Axis Bank is working on growing its business in rural and semi-urban markets in India, through what its management calls ‘deep geo strategy’. With its strengths in technology, the bank hopes to grow its assets or lending business in these areas, said Sumit Bali,.
In a conversation with reporters on Thursday, Bali said that the bank has identified about 1,577 branches in its network for the deep geo strategy, through which it has witnessed pretty strong growth. “
Through Common Service Centres, the bank has a network of close to 5,000 village level entrepreneurs who will act as distribution points for funding farmers, disbursing gold loans, home loans and two-wheeler loans. “This is an identified strategy that we want to be a significant player in the rural part of the country and we’ve also made a strategic investment in the CSC (common service centres), which will help us set up a strong distribution footprint across the country,” Bali said.
Banking on digital strengths: According to a December 2020 presentation, the bank believes that public data and digital infrastructures will help transform banking services and lending products going forward, such as sachetisation of financial services and creating an ecosystem of services small businesses. The bank now has a 800-person dedicated digital team and 110-strong tech team that will build on the banks’ digital platforms and ecosystem services.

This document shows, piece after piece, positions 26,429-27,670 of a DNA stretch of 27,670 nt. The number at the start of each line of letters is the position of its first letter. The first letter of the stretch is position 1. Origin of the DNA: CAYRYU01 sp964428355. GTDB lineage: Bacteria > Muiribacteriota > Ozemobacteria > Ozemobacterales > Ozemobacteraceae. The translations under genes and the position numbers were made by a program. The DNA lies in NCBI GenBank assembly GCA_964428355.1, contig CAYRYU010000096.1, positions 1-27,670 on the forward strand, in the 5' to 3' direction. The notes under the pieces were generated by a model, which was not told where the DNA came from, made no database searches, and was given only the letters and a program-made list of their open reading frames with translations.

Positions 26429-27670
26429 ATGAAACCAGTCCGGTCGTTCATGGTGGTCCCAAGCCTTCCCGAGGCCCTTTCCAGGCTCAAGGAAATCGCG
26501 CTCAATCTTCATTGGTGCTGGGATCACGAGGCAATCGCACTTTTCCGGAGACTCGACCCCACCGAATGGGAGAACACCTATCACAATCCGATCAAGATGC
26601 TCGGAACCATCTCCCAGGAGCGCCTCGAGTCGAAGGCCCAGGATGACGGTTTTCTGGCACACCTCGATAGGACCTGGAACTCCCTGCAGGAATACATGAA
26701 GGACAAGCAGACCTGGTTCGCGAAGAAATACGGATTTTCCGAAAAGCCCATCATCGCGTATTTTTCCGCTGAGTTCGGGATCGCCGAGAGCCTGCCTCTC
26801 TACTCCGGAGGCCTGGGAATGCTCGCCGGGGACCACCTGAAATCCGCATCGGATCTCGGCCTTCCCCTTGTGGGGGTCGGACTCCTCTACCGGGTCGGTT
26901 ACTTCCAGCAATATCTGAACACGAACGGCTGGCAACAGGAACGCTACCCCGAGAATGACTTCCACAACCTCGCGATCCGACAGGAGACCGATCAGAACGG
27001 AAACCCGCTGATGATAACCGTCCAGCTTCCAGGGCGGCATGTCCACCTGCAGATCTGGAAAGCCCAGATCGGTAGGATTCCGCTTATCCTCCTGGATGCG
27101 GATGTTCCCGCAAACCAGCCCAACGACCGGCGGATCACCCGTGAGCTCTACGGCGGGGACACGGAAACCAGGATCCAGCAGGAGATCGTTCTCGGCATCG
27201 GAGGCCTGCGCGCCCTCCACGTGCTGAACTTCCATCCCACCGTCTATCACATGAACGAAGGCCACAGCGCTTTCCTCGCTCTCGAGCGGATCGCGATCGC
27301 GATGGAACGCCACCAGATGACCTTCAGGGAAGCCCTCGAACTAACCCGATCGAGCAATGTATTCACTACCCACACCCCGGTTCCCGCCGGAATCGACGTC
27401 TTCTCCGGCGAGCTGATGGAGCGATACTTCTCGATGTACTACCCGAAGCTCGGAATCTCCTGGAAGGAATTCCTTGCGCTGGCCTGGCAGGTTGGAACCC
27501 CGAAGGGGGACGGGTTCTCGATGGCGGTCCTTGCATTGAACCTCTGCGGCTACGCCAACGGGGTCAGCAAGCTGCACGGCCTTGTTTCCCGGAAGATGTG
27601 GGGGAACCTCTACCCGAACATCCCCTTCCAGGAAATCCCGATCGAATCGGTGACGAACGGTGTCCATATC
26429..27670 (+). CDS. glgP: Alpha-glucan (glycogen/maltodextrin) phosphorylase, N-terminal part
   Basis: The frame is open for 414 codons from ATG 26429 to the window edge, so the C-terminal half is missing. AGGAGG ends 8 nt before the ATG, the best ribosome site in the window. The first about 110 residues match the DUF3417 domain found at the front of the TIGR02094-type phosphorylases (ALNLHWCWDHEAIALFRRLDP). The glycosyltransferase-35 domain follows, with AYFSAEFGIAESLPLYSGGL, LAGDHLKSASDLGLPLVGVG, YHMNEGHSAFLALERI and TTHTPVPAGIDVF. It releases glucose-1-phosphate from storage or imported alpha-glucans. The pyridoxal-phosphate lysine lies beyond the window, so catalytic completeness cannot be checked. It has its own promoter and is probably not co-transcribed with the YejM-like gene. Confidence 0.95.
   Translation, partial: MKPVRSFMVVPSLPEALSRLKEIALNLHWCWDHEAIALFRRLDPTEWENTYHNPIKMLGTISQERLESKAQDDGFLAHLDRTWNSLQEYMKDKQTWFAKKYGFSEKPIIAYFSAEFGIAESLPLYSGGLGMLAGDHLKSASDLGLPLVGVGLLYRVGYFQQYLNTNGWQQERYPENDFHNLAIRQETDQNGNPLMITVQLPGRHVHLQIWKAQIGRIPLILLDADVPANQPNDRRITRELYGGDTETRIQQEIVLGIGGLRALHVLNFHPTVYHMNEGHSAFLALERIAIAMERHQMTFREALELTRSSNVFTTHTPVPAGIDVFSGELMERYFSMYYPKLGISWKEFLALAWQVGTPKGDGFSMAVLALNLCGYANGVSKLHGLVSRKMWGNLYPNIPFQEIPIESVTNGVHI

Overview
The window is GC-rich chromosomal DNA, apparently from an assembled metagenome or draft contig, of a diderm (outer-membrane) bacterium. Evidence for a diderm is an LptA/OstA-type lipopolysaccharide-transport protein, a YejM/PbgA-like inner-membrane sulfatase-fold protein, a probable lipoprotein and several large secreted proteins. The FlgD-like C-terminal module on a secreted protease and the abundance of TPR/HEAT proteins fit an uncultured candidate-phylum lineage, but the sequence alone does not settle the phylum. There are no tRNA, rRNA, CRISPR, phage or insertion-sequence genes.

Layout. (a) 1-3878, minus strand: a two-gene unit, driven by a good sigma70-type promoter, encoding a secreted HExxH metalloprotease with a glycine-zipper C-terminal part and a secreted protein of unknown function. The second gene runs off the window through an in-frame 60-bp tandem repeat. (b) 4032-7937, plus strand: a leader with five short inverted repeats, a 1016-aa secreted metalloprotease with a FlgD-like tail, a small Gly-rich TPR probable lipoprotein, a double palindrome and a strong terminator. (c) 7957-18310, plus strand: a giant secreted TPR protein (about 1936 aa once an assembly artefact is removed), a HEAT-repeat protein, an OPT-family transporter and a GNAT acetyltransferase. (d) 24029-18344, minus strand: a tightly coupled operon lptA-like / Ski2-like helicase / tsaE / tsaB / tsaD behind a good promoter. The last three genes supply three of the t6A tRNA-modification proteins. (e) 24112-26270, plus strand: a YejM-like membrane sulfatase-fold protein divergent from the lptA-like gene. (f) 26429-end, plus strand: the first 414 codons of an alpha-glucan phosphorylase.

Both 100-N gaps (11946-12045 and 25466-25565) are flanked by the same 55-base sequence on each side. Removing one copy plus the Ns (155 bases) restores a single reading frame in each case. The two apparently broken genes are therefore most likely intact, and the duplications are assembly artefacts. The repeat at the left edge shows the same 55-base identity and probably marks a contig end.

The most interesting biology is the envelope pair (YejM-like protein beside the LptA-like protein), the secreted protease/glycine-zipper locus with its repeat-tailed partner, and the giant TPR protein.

The bank says that for business loans, through the use of Goods and Services Tax information, it can disburse loans within 5-8 minutes without any paperwork, which also reduces the cost of acquisition by 71%. Further, the bank aims to target kirana stores with financial services for distributors, wholesalers and payments services. It is conducting pilots in seven cities to spearhead its kirana store strategy to on board 15,000 merchants in a six month period, it said.
Rise in retail loan NPAs
While the bank is optimistic that its digital strengths and its partnership-led model to grow the lending business in rural and semi-urban areas, it expects retail non-performing assets (NPA) to rise in the coming December and March quarter. “When we came off the moratorium, we saw slightly higher bouncing in September, but since then there has been month-on-month improvement. While the numbers are lower than our internal projection, the situation seems to be getting better for us. There could be some slippage in the third and fourth quarter numbers,” Bali said. He added that the bank expects retail NPAs to only go back to pre-COVID levels in the new fiscal year.
As of September 2020, the banks’ NPAs stood at 4.18% compared to 4.72% in June 2020 and 5.03% in September 2019. “Given the fact that lot of people lost their jobs, some had to take salary cuts, some industries were badly affected that will have some impact on delinquency and portfolio collections,” Bali said.